I have homeschooled my kids for over ten years now. I am still constantly surprised that one of the greatest concerns (right after the ignorant "socialization" question) is "What about prom?"
I sigh a little bit and carefully explain how we do high school: He actually attends a high school that offers Independent Study. His classes are mostly on-line, except for Spanish and Drama. On the days he has those classes, he is physically at a campus and interacts with his many friends. He also leads their Improv team. (See this post.)
Back to the original question: "What about prom?"
The high school independent study program sponsors a prom every spring. It's a lovely and intimate affair with maybe 100 students attending. Some of the kids take dates. Many just go with a group. It's usually held at the always fabulous and iconic Disneyland Hotel and unlike "real" high school, there is very little peer pressure to look or act a certain way – unless you count the good kind of peer pressure, but that's not important right now.
This was Jonathan's first prom. (Yes, he's wearing tails. He looks very "Downton Abbey," doesn't he?)
He did not take a date, but instead chose to go with friends. Aren't they just lovely?
He enjoyed dancing with almost all the beauties represented here. (Because, seriously, if you were a sixteen year old girl, could you resist this?)
I love that the girls were all wearing modest and flattering gowns.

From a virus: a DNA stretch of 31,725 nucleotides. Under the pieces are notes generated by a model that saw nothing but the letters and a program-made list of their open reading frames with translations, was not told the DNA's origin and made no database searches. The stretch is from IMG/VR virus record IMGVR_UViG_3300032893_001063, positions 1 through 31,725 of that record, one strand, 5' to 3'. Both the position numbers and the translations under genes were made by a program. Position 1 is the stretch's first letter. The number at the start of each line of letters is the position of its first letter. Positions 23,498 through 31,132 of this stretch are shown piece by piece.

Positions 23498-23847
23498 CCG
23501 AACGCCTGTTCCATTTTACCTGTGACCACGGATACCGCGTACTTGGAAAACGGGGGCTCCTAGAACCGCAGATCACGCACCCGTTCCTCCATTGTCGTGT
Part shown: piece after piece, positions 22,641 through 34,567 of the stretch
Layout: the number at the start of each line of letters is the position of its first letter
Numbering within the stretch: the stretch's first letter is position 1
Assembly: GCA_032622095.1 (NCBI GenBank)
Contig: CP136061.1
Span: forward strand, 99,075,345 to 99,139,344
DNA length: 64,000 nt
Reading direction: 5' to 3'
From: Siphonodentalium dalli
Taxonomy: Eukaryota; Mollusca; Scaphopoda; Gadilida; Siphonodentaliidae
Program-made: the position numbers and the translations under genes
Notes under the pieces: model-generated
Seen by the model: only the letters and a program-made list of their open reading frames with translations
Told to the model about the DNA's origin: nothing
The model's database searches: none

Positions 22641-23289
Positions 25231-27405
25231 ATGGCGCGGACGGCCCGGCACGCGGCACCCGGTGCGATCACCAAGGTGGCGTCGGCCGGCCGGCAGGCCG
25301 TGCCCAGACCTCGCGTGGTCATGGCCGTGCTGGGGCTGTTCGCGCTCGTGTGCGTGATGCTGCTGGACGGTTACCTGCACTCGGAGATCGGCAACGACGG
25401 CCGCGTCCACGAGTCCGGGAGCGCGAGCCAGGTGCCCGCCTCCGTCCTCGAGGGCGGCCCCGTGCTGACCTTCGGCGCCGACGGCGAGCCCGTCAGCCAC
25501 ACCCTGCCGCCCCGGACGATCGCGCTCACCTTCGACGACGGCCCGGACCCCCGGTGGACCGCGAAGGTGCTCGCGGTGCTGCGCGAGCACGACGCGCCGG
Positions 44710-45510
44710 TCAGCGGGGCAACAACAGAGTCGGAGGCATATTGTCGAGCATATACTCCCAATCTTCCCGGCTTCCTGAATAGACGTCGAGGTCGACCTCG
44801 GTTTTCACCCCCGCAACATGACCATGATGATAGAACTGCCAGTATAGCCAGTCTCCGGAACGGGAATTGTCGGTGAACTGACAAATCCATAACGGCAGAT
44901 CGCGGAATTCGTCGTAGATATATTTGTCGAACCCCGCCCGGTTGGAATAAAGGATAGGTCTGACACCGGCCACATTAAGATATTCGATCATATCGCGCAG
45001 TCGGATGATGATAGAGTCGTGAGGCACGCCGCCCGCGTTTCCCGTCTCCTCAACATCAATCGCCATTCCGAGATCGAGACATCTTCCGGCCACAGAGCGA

I especially love that they were smart enough to know that a night of dancing would require they wear comfortable footwear. (I may or may not have been on the ground when I took this, but that's not important right now.)
Most of these kids have also been homeschooled for years. We've known them and have watched them grow up into the amazing people you see represented here. (These three were members of the cast of Willy Wonka Jr. which they performed a few years ago. What a looker Violet Beauregard grew up to be!)
I think the implication inherent in the "What about prom?" question is that surely because these kids are homeschooled they can't possible know how to act in public. They couldn't be expected to know how to dress or behave or even which fork to use for their salad.
I don't think the question is meant maliciously in any way. I just think that people sometimes make assumptions over what happens with homeschool education. Or should I say, "independent study." In this case, the emphasis should be on the independent. Most of these kids are not driven by worry of what their peers will think. They've grown up to be…well, independent.
As Jonathan was dressing for the dance, I asked, "Do you need some help?"
"No, mom. I've got this."
Yes, son. You most certainly do.